The Cowboy and His Honor

“You’re a liar!”

“No, I ain’t!”

“Just lied again in denying it!”

“Insult me once more, and I’ll plant you in boot hill!”

We all know how this ends. On the surface, it seems to be a couple of cantankerous cowboys who are just spoiling for a fight. They seize on any little thing and turn it into something big.

But the more astute reader knows that to challenge a man’s word in the Old West was akin to denying his manhood. At this deeper level of understanding, we recognize that the fight is more about personal credibility than about the actual insult.

Yet even deeper than this is the lurking presence of the honor code. To be considered socially acceptable, or honorable, in those times, a man or woman had to possess certain qualities. When those qualities were challenged, it was a man’s duty to avenge his honor (or his wife’s/sister’s/etc. honor) at the point of the sword. If he won the duel, it would serve that rascal right for his libelous words. If not, well, he died honorably because he died trying to avenge a slur. The very fact that he showed up to the duel, knowing that he might die, showed that (in his mind anyway) he was guilty of no wrong.

This line of thinking has continued to live on in a lot of western movies and books, though some characters in those books have admitted that their fights were not ones of honor, but of necessity or perhaps malice. But that still recognizes the honor code.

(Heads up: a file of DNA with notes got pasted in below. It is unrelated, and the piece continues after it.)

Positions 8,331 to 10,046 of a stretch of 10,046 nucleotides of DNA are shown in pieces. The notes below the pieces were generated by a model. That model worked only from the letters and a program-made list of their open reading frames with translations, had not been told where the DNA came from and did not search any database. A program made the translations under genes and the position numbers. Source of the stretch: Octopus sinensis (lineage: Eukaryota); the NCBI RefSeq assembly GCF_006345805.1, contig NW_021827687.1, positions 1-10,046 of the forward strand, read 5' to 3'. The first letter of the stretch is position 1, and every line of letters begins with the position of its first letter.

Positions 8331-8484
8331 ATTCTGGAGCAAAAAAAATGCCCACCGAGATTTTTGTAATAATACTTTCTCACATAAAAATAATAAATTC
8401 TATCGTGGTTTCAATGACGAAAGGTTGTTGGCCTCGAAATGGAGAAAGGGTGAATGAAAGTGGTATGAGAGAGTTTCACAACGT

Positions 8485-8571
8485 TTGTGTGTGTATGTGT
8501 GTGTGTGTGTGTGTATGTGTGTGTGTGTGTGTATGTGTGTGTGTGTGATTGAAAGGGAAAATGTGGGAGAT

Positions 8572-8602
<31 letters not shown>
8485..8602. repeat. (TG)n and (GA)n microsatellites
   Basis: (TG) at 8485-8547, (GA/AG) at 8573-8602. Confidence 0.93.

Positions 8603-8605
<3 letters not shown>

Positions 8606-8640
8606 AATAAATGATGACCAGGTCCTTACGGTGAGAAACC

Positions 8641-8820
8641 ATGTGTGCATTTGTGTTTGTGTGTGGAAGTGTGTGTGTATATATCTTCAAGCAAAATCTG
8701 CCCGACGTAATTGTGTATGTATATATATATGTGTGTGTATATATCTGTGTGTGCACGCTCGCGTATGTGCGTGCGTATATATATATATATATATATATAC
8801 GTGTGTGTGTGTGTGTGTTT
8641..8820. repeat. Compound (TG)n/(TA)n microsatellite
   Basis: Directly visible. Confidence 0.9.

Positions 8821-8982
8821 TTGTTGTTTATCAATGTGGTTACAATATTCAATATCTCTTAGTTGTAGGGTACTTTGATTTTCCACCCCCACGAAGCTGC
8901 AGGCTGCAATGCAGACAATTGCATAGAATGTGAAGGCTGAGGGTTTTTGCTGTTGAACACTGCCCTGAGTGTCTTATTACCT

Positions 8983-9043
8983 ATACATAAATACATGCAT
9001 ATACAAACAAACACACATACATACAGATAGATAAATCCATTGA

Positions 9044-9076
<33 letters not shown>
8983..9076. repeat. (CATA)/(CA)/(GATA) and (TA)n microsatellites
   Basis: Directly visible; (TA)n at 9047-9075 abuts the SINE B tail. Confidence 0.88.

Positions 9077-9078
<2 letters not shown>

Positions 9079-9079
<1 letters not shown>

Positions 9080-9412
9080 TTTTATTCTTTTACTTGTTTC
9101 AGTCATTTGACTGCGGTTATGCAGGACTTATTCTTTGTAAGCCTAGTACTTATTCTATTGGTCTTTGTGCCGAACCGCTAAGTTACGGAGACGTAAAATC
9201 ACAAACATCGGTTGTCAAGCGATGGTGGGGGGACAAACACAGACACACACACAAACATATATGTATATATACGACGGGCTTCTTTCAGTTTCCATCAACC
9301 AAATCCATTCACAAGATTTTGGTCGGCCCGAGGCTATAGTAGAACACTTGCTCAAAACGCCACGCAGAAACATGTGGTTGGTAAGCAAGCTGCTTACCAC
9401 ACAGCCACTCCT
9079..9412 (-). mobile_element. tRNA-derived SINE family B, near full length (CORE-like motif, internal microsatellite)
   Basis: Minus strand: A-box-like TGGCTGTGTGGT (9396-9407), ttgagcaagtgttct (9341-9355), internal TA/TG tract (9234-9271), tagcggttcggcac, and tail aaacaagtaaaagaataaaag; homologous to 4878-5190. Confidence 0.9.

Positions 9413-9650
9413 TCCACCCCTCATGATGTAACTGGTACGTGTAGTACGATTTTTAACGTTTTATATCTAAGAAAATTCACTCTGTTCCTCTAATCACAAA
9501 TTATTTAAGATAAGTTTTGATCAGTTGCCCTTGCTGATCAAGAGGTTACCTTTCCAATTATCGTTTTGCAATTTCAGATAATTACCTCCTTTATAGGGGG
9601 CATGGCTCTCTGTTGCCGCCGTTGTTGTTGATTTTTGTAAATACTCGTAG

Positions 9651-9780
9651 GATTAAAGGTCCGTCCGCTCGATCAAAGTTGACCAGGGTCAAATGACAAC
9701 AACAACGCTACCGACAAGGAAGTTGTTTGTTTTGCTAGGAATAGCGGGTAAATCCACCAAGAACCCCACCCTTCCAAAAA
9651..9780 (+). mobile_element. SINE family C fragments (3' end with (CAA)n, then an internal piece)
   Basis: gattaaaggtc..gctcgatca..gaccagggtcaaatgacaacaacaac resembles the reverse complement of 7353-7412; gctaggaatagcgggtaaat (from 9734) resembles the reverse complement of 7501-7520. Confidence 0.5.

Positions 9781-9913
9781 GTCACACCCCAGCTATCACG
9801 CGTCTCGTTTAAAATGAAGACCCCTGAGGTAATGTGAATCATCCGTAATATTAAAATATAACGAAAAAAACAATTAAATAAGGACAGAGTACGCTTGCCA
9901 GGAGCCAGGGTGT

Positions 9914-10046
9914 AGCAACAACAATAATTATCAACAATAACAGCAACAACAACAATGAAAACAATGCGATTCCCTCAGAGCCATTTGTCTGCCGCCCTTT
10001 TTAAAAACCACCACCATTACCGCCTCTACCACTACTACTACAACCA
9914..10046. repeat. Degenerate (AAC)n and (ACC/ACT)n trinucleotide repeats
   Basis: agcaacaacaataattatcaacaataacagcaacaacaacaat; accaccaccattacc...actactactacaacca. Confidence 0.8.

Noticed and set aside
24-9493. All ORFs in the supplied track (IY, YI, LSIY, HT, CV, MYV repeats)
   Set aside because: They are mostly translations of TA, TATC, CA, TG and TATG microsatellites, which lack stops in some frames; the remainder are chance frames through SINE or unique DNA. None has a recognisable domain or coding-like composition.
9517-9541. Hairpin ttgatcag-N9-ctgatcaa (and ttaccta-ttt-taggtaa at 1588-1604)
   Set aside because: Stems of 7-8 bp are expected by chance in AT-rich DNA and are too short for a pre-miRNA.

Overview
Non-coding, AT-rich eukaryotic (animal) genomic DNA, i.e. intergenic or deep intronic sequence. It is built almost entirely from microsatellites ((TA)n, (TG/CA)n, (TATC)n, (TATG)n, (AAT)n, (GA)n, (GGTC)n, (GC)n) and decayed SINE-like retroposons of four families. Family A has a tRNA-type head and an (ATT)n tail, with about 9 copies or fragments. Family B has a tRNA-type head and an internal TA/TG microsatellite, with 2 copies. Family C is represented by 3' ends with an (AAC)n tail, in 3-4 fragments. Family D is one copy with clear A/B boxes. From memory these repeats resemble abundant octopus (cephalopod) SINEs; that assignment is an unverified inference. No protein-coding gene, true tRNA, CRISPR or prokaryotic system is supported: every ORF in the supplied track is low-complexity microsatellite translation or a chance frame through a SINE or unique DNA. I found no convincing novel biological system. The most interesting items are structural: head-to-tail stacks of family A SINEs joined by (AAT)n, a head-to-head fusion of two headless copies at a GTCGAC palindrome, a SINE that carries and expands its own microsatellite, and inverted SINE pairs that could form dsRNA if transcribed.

However, the whole conversation gets very interesting when we start investigating what gives a man or woman real honor. Many people claimed it, but on what grounds can a man or woman be said to be truly honorable?

When it comes down to it, that honor is based on unreproachable conduct based on an objective moral standard. If that standard is subjective (i.e. I do what feels right to me, or any other relative standard), then no one can be held to, or lay claim to, an honorable character. The only consistent moral standard is the one found in the Bible, which necessitates that all honor is based on consistently (humanly speaking) keeping the ten commandments.

Now, when someone challenges my honor, in calling me a liar or a coward or a thief, if I kill him, I have just broken the sixth commandment, Thou shalt not kill. In other words, by defending my honor with violent force, I have just lost any honor that I had in the first place! In other words, dueling over honor is extremely counterproductive!

The true way of defending our honor, or someone else’s, is by spreading the truth. The truth vindicates in a way that a sword or gun never can. The sword or gun proves me to be superior in the technical use of weapons. It doesn’t prove my word over someone else’s.

Only spreading the truth can do that.

I am indebted to Dr. R. L. Dabney’s Practical Philosophy for insights into the honor code.

Published by Andrew J. Pankratz

Andrew Pankratz is a story-teller, historian, and carpenter. He writes high adventure Christian westerns.

2 thoughts on “The Cowboy and His Honor

  1. Very good Andrew! You’ve got a lot going on in that head of yours! Praise God for such insights! Your generation needs you!

    Like

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